There’s a lot of drama happening in the world of gaming’s perverted anime fans. I use that phrase with the utmost respect for that community, as they are likely responsible for funding Trails of Cold Steel localizations. Anyway, here’s the deal: Sony is now requiring limitations on lewd content in games it publishes. Normally, that’s not the biggest deal, but it seems to be affecting Japanese developers a lot, impacting game releases in and out of the States. At the same time, many of the impacted games are appearing on the Nintendo Switch, totally unaltered. While I don’t have a horse in this race, it is worth pointing out that Nintendo suddenly being the anime tiddie platform is pretty wild.
For the longest time in video games, Nintendo was the company most well-known for rampant and sometimes bizarre censorship. Back in the 80s and 90s, when video games were still considered toys for kids and Japan was still scary to curmudgeonly old conservatives and their ilk, almost everything was censored. This not only included sexual imagery, but also iconic references to things like religion, with even hospital crosses being removed from games like EarthBound. Meanwhile, Sony’s PlayStation platform became known as the more adult-friendly console, with plenty of games featuring intense violence and dominant sexual themes releasing left and right.
That reputational split continued until quite recently. While Nintendo would eventually court games like No More Heroes, it was still rare to see Japanese cheesecake, like the sort contained in certain visual novels, appear anywhere but PlayStation platforms. If you wanted to play a corny, horny Japanese video game, chances are you were doing so on a PSP, the Vita, or sometimes even the PS3 or PS4. But now that is shifting significantly. And a lot of Sony diehards (who intersect with this specific niche naturally) are super upset.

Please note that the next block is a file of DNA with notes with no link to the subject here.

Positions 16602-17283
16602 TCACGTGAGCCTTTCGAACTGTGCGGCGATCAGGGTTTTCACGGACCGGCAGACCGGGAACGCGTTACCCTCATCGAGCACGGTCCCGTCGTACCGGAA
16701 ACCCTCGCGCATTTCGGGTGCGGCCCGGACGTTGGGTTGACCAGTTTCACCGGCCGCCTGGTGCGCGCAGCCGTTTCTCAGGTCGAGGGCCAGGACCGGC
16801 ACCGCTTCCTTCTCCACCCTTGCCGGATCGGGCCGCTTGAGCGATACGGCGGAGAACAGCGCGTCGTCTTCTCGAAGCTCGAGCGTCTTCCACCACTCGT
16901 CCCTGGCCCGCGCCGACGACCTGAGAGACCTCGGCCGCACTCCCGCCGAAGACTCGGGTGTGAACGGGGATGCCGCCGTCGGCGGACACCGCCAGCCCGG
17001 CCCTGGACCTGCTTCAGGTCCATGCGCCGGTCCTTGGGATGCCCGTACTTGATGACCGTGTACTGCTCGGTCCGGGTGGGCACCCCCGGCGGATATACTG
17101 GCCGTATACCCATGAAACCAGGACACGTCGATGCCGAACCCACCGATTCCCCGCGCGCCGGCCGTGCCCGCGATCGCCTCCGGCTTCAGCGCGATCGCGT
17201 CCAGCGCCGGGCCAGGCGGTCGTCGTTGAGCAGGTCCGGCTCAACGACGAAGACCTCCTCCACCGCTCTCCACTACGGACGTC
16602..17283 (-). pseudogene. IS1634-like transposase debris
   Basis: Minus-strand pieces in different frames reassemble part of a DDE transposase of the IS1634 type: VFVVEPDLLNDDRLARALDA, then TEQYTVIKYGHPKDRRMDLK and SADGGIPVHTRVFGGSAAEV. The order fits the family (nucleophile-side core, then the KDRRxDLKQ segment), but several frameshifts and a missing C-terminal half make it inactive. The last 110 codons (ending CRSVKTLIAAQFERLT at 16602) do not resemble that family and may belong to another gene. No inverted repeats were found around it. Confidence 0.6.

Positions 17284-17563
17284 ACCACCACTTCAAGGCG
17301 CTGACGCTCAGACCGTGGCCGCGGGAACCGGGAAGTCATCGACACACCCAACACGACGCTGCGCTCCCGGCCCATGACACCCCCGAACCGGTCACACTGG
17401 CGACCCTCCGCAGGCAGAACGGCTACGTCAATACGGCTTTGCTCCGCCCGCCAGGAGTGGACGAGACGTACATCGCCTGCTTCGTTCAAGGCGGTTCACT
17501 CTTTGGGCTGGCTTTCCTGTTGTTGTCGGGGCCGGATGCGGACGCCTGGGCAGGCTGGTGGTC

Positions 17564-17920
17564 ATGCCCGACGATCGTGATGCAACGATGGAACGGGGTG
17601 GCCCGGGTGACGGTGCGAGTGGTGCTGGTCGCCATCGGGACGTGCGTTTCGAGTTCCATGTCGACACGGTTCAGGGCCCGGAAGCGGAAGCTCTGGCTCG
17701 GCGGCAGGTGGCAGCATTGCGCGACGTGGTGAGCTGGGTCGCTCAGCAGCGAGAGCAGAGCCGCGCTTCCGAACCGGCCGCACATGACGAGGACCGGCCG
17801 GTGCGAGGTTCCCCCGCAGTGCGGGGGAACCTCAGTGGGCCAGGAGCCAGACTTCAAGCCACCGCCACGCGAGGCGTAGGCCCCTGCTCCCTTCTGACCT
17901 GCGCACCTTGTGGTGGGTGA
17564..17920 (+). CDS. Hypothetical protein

Compounding the issue is Nintendo seemingly quietly taking this opportunity to one-up Sony, offering games like Nekopara without the Sony-branded censorship. Many of these games don’t even feature explicit nudity (on consoles anyway), but suggestive images have been altered to be less overt. Some games, such as the infamous Omega Labyrinth Z, were even canceled after Sony’s change in policy. But recently, the matter came up again with a new Omega Labyrinth game coming back for another round.
There’s a key factor at play here. This game is actually being split into two versions, with two different titles. On the PlayStation 4, D3 Publisher will be releasing a game called Labyrinth Life. Meanwhile, the game is dropping on Nintendo Switch as Omega Labyrinth Life. The omega symbol, because of course it is, is stylized to look like boobs. Because that’s what this series is about. Omega Labyrinth is a turn-based roguelike sort of deal, and it’s all about surviving through the power of boobs. This involves things like spicy illustrations, touch-based minigames, and a literal boob-based rock-paper-scissors. I don’t know how any of that works, and frankly I’m good not having that knowledge.
That reputational split continued until quite recently. While Nintendo would eventually court games like No More Heroes, it was still rare to see Japanese cheesecake like the sort contained in certain visual novels appear anywhere but PlayStation platforms. If you wanted to play a corny, horny Japanese video game, chances are you were doing so on a PSP, the Vita, or sometimes even the PS3 or PS4. But now that is shifting significantly. And a lot of Sony diehards (who intersect with this specific niche naturally) are super upset.
Anyway, if you check out information on the game, there is actually a comparison chart D3 Publisher provided that shows the differences between the two games. In the PlayStation version, pretty much everything beyond the basics is outright removed. Content gets skipped, altered, or is just not present. Purists concerned about censorship will undoubtedly be furious about this, but that’s the way the cookie is currently crumbling.
How did we get to this point? Nintendo has always been the stalwart family brand, with games like Omega Labyrinth almost never showing up. But lately, we’ve seen significant changes to what Nintendo means. It’s truly for everybody now, from kids raring to go for Mario Kart rounds, to those of you jonesing to crawl some dungeons with the power of growing boobs. Meanwhile, PlayStation, the video game house of hardcore, has pulled back on those reins big time. In an era during which Microsoft is teaming up with the other hardware makers, cross-play is becoming a regular thing, and Google is getting ready to throw down with its own platform, perhaps the strangest development in this new gaming industry is how much smut you can access via Nintendo.